Sudden change in your dog’s behavior? He could be in pain. Click Here for Original Post In our practice, we are regularly presented with dogs whose behaviors appear to have changed abruptly. Often once we take a deep dive into their histories we uncover signs that the behavior problem...
Cheryl Kolus, DVM, KPA-CTP Click for Original Post Craisin Her big green eyes sucked me in the moment I saw them. They had the potential to be so beautiful, but right now they were filled to the brim with fear. And they wouldn’t change much for a good 10 weeks....
WHY “SIT” HAPPENS: CUES VS. CONSEQUENCES Click Here for Original Post By Dr. Jen Summerfield Today’s topic is one that you might not have ever given much thought to, but it has more impact on your training than you might think! What makes behavior happen? Or to put it...
Dog Training Methods Affect Attachment to the Owner Originally posted on Companion Animal Psychology Dogs trained with aversive methods are less likely to show a ‘secure base’ effect, study shows. When people use aversive methods to train dogs, it is associated with risks to the dog’s welfare, including fear, stress,...
Getting used to things (or not): Habituation vs. Sensitization by Jennifer Summerfiled, DVM Not too long ago, one of my training clients told me about an unexpected problem she was having with her dog. She had recently moved from a rural area to a more suburban neighborhood, and had...
In the fourth installment of a series, Dr. Melissa Bain discusses owner factors that play a role when assessing pet behavior problems. https://www.psychologytoday.com/blog/decoding-your-pet/201511/risk-analysis-behavior-problems-owner-factors-4
Webinar title and description: Use of Psychotropic Medications and Alternatives, with Liz Stelow, DVM, DACVB This webinar presents the uses of psychopharmacologic agents in veterinary medicine. Topics include ethical and legal issues around these medications, practical use of medications for different behavioral diagnoses, specific classes of medications and how...
A study published this month demonstrates that dopamine is involved in learning under both positive and negative reinforcement contingencies. A summary of this research, conducted at the University of Pennsylvania, is provided here: http://www.eurekalert.org/pub_releases/2016-02/uops-bsn022916.php U of Penn’s original release of the study is here: http://www.uphs.upenn.edu/news/News_Releases/2016/02/dani/ And the original paper...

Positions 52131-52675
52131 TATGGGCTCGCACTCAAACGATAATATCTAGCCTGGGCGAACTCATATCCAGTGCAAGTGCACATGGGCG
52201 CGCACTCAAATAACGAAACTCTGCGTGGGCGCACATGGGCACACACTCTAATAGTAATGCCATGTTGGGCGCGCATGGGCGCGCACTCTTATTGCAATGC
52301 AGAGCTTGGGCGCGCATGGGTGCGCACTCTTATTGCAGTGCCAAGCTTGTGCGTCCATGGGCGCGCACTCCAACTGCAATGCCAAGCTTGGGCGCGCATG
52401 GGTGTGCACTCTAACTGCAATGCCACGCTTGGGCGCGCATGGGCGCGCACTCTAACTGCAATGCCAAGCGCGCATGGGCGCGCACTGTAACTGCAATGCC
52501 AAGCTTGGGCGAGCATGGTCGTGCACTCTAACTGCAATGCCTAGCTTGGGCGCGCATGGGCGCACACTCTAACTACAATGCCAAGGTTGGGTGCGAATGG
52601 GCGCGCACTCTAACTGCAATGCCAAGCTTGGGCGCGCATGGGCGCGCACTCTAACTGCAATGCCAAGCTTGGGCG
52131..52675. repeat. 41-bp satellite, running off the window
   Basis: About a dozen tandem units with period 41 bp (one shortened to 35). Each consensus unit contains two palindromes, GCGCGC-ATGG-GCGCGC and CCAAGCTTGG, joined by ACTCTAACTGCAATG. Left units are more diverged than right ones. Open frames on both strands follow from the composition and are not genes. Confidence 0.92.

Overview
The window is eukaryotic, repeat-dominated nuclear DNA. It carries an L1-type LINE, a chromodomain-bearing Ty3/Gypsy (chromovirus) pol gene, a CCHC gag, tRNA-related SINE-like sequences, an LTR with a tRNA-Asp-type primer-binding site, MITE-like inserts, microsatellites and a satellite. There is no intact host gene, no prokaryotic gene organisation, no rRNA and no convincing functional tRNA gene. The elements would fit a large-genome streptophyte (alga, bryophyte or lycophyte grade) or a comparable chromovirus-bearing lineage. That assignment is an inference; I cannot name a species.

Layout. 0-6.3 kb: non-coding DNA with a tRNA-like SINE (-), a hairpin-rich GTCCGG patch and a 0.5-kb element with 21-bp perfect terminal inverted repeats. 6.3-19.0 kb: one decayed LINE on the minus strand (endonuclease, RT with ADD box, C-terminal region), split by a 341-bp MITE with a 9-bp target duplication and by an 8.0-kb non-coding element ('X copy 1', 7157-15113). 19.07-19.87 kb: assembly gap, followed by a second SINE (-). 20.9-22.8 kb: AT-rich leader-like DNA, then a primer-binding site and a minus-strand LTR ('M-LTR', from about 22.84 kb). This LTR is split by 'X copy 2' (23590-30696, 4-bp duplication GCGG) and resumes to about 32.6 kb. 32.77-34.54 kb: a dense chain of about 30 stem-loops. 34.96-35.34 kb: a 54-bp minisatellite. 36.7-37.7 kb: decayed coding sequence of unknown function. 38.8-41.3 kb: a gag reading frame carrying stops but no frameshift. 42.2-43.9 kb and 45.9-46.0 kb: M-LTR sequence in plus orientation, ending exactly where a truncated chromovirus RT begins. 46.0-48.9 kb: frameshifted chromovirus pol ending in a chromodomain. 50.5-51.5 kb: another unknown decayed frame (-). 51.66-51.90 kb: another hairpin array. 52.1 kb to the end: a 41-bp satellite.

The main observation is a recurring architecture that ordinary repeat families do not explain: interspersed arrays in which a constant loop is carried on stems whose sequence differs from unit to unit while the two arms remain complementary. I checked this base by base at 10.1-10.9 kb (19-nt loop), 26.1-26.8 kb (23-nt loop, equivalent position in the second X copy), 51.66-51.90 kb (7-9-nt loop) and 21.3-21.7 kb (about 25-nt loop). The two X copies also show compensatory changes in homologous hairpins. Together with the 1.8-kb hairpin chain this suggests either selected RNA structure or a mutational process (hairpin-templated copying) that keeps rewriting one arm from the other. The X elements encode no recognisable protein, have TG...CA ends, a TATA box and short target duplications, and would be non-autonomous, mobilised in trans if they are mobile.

In this blog from Psychology Today’s Decoding your Pet series, Dr. Emily Levine discusses the relationship between pain and behavior. https://www.psychologytoday.com/blog/decoding-your-pet/201602/your-dog-can-t-be-in-pain-he-runs-and-plays-think-again
A recent study by E. Garde, G.E. Pérez, R Vanderstichel, P.F. Dalla Villa, and J.A. Serpell and published in November 2015 in Preventive Veterinary Medicine, furthers our understanding of the behavioral effects of sterilization. The study's abstract is presented here. Population management of free-roaming domestic dogs (Canis lupus familiaris) is of interest due to the threat these animals pose to people, other animals and the environment. Current sterilization procedures for male dogs include surgical and chemical methods. However, little is known about how these procedures affect their behavior. The primary objective of this study was to investigate changes in selected behaviors following chemical and surgical sterilization in a male free-roaming dog (FRD) population in southern Chile. We also examined the association between serum testosterone levels and behaviors thought to be influenced by circulating androgens. A total of 174 dogs were randomly assigned to either a surgical or chemical sterilization group, or a control group. At the onset of the intervention period, 119 dogs remained and 102 dogs successfully completed the study. Each dog was monitored pre- and post-intervention using video recordings, GPS collars, and blood samples for the measurement of testosterone. Analysis of behavior revealed that surgically castrated dogs showed no reduction of sexual activity or aggression when compared to their pre-intervention behavior. Chemically sterilized dogs showed a statistically significant increase in dog-directed aggression, but no change in sexual activity. There was no change in home range size in any groups between the pre- and post-intervention measurement. We found no consistent association between levels of serum testosterone concentration and behavioral changes in any of the groups. This study presents the first detailed behavioral observations following surgical and chemical sterilization in male FRDs. The information generated is highly relevant to communities struggling with the control of FRDs. Complementary studies to further our understanding of the effects of male sterilization on the behavioral and reproductive dynamics of FRD populations are needed.
In this excerpt from her pet behavior advice column, Dr. Megan Maxwell encourages pet owners to find opportunities to reward desirable behavior in their pets using natural reinforcers in daily routines. New Beginnings With the dawn of a new year often comes the embrace of new personal or professional...
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